S: It was wonderful to write these characters! Lucifer is often portrayed in such negative terms, but I always wondered why God would send all those souls into the care of someone he didn’t trust. I wrote Lucifer from Eve’s perspective, and for him to tempt her so easily, she had to be attracted to him. Whatever she had going on with Adam, it wasn’t strong enough to keep her from Lucifer. That was my starting point to fleshing out the men in Eve’s life. But as I wrote and rewrote, the characters changed, Lucifer became less predictable and Adam more relevant. It was fascinating to watch the transformations.

M: Coming from a Catholic highschool, I have some familiarity with the Bible so I really enjoyed picking up characters that popped up. Were there any other characters from the bible that got a nod in Original Sinner?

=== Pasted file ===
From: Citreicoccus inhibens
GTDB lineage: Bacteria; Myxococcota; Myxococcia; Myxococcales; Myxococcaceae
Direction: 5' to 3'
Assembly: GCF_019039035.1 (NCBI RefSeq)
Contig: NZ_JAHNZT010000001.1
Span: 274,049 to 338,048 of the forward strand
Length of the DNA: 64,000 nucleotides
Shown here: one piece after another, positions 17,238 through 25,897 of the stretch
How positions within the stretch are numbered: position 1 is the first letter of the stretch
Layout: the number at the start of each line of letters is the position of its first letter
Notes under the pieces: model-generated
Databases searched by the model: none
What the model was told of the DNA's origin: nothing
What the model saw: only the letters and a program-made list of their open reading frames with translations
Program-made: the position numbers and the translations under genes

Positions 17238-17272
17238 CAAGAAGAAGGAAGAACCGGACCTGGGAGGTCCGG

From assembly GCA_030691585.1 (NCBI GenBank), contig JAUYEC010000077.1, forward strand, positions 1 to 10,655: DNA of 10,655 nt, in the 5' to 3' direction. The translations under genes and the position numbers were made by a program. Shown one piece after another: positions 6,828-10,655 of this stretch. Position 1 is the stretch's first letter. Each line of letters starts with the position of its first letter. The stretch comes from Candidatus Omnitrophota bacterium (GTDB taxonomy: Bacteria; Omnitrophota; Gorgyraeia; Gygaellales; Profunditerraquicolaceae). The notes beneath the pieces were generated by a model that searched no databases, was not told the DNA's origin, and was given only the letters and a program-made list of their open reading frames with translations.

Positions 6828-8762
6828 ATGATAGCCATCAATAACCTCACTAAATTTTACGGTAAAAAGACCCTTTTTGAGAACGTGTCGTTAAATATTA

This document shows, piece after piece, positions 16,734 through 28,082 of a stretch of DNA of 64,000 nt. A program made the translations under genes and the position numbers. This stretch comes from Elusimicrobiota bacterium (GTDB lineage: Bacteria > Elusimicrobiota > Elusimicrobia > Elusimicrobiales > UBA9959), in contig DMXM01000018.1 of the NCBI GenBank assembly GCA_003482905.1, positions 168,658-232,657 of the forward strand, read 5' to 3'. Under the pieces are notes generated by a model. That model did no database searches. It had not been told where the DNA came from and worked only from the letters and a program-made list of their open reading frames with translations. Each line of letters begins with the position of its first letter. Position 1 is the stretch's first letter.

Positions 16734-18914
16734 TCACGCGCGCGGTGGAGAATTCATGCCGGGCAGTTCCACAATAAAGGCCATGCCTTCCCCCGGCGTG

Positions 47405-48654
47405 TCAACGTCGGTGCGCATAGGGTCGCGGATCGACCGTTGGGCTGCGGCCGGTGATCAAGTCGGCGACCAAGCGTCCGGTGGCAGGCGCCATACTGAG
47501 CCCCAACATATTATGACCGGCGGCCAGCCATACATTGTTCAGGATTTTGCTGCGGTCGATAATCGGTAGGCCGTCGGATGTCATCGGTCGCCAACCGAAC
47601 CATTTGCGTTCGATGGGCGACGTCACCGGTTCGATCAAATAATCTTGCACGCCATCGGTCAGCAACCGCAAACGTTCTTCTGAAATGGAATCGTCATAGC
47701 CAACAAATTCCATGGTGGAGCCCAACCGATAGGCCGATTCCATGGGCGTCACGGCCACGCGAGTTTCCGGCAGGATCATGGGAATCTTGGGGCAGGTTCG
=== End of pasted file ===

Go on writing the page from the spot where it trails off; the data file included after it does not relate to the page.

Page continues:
S: The lovely thing about using religious characters is that people are familiar with them. Although she only appears in the Bible once, as a demon, I took the character of Lilith, and the Jewish story of her being the first wife of Adam, and incorporated her into the novel. She is much maligned in religious texts, but it was because she was seen as a woman who was uncontrollable, who spoke her own mind, and refused to be cowed. From a modern perspective she sounds fabulous.

M: The book cover for Original SInner is stunning. I know that you contracted artist Andi Spark for the design. Can you talk about the visual elements that she used for the cover?